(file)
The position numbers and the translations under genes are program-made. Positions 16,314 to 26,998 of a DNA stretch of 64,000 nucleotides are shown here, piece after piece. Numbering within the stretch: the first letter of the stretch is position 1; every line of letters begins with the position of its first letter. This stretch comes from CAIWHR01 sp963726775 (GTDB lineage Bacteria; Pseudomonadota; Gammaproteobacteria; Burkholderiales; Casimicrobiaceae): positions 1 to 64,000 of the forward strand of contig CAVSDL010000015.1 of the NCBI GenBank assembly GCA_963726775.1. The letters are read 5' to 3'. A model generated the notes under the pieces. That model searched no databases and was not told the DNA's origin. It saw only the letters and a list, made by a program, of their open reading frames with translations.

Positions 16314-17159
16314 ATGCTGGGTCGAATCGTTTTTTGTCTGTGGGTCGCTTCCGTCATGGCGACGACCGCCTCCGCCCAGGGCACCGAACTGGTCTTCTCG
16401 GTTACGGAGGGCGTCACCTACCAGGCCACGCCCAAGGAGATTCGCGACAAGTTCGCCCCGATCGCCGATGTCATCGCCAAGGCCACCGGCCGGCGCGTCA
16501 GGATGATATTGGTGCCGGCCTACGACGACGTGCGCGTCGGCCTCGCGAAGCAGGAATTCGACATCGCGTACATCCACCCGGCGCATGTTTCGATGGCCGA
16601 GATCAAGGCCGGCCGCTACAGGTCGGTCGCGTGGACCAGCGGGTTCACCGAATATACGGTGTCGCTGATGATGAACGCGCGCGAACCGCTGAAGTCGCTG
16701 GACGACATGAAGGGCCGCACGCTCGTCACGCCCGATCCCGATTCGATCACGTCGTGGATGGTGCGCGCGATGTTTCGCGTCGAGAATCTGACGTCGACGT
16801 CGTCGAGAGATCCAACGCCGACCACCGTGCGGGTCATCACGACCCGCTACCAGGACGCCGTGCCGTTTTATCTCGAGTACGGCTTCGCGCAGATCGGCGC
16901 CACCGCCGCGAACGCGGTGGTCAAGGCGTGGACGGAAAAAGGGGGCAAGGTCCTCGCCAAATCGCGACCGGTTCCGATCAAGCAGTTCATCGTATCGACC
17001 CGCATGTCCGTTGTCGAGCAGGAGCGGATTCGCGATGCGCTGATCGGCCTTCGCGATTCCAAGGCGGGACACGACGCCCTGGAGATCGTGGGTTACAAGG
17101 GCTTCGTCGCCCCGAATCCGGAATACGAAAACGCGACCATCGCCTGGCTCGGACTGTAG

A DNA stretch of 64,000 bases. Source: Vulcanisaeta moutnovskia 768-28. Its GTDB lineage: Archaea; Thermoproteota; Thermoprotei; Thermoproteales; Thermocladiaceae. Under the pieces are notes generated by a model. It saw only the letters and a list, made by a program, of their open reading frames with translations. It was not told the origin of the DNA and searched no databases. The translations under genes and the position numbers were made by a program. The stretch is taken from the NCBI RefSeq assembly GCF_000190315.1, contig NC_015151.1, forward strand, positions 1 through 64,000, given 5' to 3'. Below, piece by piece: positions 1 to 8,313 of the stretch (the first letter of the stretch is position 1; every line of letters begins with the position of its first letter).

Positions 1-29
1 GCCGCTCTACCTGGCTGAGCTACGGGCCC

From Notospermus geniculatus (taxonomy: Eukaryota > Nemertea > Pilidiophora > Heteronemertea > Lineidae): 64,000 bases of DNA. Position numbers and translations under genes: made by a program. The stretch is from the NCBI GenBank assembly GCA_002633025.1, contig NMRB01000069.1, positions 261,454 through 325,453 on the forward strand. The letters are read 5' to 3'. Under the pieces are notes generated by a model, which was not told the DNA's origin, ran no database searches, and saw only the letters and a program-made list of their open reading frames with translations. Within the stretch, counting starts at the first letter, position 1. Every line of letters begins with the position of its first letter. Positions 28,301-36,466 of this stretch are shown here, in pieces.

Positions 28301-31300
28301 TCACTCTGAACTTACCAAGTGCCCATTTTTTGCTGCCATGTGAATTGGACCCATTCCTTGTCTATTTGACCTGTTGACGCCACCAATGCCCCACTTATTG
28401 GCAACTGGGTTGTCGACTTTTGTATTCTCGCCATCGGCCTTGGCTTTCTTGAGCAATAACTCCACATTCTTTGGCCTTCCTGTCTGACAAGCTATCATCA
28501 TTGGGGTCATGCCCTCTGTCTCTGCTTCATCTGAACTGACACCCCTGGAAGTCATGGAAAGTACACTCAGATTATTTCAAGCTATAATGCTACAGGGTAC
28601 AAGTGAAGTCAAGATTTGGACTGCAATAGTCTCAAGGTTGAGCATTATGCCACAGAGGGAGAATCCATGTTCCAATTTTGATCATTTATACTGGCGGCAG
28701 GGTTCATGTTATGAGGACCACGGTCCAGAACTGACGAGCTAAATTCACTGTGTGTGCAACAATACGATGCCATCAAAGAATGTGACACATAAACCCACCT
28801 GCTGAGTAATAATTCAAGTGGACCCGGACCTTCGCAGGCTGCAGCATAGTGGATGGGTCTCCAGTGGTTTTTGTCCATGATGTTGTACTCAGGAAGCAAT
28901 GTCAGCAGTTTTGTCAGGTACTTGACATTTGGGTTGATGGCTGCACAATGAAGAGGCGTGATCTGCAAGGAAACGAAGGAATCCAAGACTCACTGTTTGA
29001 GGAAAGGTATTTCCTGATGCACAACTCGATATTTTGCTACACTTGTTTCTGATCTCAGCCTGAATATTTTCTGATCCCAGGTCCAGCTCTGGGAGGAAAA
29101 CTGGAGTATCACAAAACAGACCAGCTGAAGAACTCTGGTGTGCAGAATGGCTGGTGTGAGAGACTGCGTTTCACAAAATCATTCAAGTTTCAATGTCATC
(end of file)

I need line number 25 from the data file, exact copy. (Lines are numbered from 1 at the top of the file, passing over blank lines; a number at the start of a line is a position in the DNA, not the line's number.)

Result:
29101 CTGGAGTATCACAAAACAGACCAGCTGAAGAACTCTGGTGTGCAGAATGGCTGGTGTGAGAGACTGCGTTTCACAAAATCATTCAAGTTTCAATGTCATC